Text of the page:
As the G20 summit in Buenos Aires gets underway, speculation continues to mountover whether U.S. President Donald Trump and Chinese President Xi Jinping can achieve a breakthrough that would put a floor under U.S.-China trade tensions and the ever-deteriorating bilateral relationship. But a potentially more consequential discussion has already started in Washington that deserves more attention than it has received to date. This conversation, playing out in the ordinarily-mundane context of public comments on a Commerce Department advance notice of proposed rulemaking, carries significant implications not only for U.S.-China relations but for the broader future of U.S. national security and America’s economic competitiveness. The question boils down to whether the United States can figure out a way to protect strategically sensitive emerging technologies without undermining the economic ecosystem that gives rise to those technologies. It’s an innovation-security conundrum that implicates the very foundations of American economic and military power—and it’s not at all clear how this is going to turn out.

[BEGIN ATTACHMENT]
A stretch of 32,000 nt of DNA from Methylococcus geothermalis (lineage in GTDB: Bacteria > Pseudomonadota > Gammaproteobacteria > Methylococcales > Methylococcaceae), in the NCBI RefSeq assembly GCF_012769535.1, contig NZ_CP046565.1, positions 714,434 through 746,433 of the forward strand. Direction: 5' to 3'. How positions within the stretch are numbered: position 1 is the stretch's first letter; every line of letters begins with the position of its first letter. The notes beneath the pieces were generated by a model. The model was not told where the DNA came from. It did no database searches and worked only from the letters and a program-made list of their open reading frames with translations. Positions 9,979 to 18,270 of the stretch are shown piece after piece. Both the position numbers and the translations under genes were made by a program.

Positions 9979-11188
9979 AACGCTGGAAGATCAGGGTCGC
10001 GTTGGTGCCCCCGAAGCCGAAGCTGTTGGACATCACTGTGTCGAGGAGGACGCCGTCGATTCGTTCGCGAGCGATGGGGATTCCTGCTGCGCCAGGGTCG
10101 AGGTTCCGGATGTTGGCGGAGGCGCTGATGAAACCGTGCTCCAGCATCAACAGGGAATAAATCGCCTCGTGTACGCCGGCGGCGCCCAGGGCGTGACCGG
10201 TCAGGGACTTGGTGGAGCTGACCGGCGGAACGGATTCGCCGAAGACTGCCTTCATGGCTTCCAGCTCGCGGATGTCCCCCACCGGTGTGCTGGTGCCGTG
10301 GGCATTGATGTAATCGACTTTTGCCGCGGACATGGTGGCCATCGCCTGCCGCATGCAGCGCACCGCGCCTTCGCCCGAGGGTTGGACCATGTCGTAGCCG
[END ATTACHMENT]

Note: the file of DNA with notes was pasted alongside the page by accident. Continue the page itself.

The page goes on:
30 November 2018

Introducing the U.S. Army's New Plan to Wage War (Against Russia)

by Kris Osborn

Long-range surface-to-surface fires, many contend, could likely be of great significance against an adversary such as Russia - a country known to possess among most advanced air defenses in the world. Such a scenario might make it difficult for the US to quickly establish the kind of air supremacy needed to launch sufficient air attacks. As a result, it is conceivable that LRPF could provide strategically vital stand-off attack options for commanders moving to advance on enemy terrain.